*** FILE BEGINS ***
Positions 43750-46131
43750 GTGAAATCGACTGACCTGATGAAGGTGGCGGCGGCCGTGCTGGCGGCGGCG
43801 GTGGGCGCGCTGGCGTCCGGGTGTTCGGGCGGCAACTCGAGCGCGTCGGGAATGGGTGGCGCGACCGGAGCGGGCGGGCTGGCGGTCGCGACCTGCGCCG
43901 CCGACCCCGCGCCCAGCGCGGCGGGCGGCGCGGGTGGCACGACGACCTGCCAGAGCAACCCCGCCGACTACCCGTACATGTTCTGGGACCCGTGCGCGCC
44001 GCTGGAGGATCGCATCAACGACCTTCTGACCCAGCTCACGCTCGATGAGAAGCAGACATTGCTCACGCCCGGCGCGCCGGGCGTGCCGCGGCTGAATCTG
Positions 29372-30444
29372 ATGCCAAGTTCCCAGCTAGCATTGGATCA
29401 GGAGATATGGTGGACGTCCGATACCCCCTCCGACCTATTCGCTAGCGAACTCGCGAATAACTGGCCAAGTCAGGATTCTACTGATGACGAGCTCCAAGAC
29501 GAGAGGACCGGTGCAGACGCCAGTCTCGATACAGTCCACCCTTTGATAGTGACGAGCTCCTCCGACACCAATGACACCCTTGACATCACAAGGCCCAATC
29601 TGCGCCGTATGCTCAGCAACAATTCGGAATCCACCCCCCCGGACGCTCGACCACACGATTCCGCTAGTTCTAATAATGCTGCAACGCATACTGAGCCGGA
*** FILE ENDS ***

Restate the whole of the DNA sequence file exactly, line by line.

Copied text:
Positions 43750-46131
43750 GTGAAATCGACTGACCTGATGAAGGTGGCGGCGGCCGTGCTGGCGGCGGCG
43801 GTGGGCGCGCTGGCGTCCGGGTGTTCGGGCGGCAACTCGAGCGCGTCGGGAATGGGTGGCGCGACCGGAGCGGGCGGGCTGGCGGTCGCGACCTGCGCCG
43901 CCGACCCCGCGCCCAGCGCGGCGGGCGGCGCGGGTGGCACGACGACCTGCCAGAGCAACCCCGCCGACTACCCGTACATGTTCTGGGACCCGTGCGCGCC
44001 GCTGGAGGATCGCATCAACGACCTTCTGACCCAGCTCACGCTCGATGAGAAGCAGACATTGCTCACGCCCGGCGCGCCGGGCGTGCCGCGGCTGAATCTG
Positions 29372-30444
29372 ATGCCAAGTTCCCAGCTAGCATTGGATCA
29401 GGAGATATGGTGGACGTCCGATACCCCCTCCGACCTATTCGCTAGCGAACTCGCGAATAACTGGCCAAGTCAGGATTCTACTGATGACGAGCTCCAAGAC
29501 GAGAGGACCGGTGCAGACGCCAGTCTCGATACAGTCCACCCTTTGATAGTGACGAGCTCCTCCGACACCAATGACACCCTTGACATCACAAGGCCCAATC
29601 TGCGCCGTATGCTCAGCAACAATTCGGAATCCACCCCCCCGGACGCTCGACCACACGATTCCGCTAGTTCTAATAATGCTGCAACGCATACTGAGCCGGA